Objective: We examined the emergence of chemotherapy-induced peripheral neuropathy (CIPN), a dose-limiting toxicity of oxaliplatin, over the course of oxaliplatin-based chemotherapy for colorectal cancer (CRC). Predicting which patients will likely develop CIPN is an ongoing clinical challenge.
Methods: Oxaliplatin-naïve patients with CRC underwent quantitative sensory testing (QST) before beginning oxaliplatin-based chemotherapy and then rated CIPN-related symptoms via the MD Anderson Symptom Inventory (MDASI) weekly for 26 weeks. Mixed modeling examined the value of QST for predicting higher CIPN (MDASI numbness/tingling) during treatment. Trajectory analysis identified a patient subgroup with consistently higher CIPN symptoms.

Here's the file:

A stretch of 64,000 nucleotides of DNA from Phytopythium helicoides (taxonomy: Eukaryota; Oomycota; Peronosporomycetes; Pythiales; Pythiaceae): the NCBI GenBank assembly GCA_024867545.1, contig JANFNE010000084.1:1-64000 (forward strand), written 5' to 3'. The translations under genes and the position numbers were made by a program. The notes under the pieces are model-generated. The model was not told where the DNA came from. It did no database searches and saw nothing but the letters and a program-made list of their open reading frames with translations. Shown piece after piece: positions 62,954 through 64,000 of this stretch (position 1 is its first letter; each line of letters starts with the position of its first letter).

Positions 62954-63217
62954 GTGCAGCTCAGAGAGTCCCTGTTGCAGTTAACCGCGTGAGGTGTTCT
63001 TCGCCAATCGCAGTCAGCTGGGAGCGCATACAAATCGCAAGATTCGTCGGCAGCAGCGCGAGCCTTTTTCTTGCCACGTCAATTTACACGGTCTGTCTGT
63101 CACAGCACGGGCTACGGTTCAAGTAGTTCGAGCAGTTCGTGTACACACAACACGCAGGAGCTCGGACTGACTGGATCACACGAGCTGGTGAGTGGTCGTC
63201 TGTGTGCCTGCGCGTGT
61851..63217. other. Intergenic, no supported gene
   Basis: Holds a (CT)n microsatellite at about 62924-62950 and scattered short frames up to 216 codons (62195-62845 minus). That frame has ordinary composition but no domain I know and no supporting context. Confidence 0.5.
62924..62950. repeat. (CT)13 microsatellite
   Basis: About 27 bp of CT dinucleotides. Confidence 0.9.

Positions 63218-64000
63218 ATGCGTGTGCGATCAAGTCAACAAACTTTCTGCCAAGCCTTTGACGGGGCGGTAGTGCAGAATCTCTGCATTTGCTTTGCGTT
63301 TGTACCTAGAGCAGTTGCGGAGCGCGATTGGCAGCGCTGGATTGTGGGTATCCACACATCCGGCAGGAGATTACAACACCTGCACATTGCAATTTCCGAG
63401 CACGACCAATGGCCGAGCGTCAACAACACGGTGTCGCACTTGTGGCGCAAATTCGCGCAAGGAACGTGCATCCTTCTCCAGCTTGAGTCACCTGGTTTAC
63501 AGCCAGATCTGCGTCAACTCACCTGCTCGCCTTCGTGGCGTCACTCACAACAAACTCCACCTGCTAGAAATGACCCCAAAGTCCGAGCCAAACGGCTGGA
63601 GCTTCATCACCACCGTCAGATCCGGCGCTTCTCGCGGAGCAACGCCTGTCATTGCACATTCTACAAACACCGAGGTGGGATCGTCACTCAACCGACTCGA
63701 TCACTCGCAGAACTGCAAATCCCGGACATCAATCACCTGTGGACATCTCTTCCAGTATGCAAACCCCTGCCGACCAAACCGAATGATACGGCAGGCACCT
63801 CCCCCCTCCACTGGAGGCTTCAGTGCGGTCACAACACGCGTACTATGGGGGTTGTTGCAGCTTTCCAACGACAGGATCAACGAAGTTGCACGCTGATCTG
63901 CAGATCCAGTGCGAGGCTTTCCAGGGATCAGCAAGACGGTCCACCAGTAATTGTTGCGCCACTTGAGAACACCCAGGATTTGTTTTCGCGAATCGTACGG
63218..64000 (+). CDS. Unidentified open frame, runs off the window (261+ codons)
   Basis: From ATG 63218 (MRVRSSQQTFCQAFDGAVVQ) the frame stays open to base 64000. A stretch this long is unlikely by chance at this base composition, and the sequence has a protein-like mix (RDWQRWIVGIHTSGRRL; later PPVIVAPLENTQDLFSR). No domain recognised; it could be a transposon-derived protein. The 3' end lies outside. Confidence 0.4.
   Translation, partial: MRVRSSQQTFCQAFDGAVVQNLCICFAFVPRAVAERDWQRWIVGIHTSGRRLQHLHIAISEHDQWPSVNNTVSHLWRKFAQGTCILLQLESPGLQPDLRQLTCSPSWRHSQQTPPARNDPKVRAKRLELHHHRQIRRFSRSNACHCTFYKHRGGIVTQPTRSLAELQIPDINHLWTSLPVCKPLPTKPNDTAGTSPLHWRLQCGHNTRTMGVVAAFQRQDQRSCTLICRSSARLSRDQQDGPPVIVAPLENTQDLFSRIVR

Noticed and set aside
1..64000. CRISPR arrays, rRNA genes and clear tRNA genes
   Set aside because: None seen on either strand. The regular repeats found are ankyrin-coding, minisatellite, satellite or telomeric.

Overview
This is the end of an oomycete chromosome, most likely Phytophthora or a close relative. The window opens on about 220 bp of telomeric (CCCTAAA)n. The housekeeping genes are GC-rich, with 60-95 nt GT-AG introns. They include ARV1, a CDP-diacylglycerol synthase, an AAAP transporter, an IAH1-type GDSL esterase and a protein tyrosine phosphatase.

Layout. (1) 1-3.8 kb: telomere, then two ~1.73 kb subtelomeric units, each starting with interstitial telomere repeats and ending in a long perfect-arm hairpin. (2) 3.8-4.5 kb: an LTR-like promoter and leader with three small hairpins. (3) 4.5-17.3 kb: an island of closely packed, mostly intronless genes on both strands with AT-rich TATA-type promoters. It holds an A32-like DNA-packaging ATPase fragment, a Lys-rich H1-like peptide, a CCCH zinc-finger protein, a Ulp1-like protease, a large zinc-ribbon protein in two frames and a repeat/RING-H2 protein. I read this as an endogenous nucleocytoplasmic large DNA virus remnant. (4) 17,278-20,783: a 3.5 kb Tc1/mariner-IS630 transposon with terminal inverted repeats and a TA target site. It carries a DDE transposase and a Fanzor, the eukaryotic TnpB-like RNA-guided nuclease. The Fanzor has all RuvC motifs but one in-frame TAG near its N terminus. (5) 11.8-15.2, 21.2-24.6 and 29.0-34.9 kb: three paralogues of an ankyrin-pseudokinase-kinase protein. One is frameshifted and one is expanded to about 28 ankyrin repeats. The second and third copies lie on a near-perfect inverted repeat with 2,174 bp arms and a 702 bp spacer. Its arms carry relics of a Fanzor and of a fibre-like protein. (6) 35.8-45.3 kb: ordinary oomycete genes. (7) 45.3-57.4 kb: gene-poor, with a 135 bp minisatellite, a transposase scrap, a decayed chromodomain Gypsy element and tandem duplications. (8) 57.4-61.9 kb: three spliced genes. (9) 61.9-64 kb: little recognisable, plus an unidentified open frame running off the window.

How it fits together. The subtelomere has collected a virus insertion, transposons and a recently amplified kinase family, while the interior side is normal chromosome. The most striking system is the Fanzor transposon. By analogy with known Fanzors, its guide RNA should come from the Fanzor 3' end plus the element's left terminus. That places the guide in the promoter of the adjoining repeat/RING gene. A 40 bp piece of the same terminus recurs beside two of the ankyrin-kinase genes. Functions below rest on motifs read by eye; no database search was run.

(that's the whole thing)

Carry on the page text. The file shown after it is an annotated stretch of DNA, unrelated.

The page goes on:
Results: Numbness/tingling was the most frequent, most severe symptom, with 51% of patients clustering into a high CIPN subgroup. Touch sensation deficits (Bumps Detection test) significantly predicted the development of more severe numbness/tingling [estimate (est) = 0.106, p = 0.0003]. The high CIPN subgroup reported increased pain (est = 0.472, p < 0.0001) and interference with walking (est = 0.840, p < 0.0001). In the high CIPN subgroup, patient-reported numbness/tingling worsened rapidly in weeks 0-5 (est = 0.57, p < 0.0001) and then more gradually in weeks 6-26 (est = 0.07, p < 0.0001).
Conclusion: Prechemotherapy screening with a simple, easily administered objective measure of touch sensation deficits (Bumps Detection test) and monitoring of patient-reported numbness/tingling during the first 2-3 chemotherapy cycles may support improved personalized care of CRC patients with oxaliplatin-induced CIPN.
Trial registration: ClinicalTrials.gov NCT00777192.
© 2016 S. Karger AG, Basel.